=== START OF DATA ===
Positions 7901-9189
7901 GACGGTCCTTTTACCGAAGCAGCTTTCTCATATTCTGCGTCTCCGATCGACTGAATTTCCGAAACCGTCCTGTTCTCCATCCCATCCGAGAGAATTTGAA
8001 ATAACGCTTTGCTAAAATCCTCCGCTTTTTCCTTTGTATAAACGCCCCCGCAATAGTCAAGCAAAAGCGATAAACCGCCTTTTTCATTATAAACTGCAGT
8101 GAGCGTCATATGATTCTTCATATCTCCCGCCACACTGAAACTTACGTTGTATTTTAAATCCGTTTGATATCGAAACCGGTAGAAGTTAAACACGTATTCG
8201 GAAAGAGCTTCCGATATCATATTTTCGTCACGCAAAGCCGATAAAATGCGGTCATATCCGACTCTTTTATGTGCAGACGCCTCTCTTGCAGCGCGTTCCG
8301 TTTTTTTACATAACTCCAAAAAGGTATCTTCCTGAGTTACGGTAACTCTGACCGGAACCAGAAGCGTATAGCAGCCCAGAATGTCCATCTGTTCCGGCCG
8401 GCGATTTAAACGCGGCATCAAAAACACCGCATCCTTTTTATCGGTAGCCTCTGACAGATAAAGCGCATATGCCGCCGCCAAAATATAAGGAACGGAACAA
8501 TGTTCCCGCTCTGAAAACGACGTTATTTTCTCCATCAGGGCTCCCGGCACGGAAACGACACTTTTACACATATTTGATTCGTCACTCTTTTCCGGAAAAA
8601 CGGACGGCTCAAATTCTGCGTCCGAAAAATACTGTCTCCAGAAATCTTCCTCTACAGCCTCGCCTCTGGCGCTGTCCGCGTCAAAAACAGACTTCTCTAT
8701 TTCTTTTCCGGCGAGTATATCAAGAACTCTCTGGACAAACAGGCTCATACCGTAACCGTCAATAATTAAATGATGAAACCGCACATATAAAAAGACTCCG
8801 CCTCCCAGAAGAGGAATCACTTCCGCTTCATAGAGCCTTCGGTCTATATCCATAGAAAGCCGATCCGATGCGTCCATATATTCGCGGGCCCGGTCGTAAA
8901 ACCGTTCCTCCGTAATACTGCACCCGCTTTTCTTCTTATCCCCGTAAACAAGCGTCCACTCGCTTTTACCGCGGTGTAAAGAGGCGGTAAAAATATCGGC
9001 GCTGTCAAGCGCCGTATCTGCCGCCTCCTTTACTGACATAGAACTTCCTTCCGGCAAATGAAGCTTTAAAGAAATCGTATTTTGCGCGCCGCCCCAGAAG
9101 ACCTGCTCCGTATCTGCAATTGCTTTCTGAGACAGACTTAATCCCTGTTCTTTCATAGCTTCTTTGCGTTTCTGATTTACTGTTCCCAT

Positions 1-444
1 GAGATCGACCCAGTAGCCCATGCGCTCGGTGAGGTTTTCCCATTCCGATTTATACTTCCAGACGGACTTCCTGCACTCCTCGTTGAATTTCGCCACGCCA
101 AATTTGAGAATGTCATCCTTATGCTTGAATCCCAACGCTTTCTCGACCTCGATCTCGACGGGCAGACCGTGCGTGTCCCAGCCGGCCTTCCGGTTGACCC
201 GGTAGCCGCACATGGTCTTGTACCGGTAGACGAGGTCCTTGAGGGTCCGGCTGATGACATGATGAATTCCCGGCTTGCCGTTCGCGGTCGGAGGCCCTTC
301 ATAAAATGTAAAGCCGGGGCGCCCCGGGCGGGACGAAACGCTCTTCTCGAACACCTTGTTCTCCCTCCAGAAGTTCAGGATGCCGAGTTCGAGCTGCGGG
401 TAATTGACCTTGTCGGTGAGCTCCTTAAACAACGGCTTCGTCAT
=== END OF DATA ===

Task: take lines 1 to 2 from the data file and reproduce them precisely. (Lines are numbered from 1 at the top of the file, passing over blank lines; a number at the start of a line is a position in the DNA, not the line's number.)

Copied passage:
Positions 7901-9189
7901 GACGGTCCTTTTACCGAAGCAGCTTTCTCATATTCTGCGTCTCCGATCGACTGAATTTCCGAAACCGTCCTGTTCTCCATCCCATCCGAGAGAATTTGAA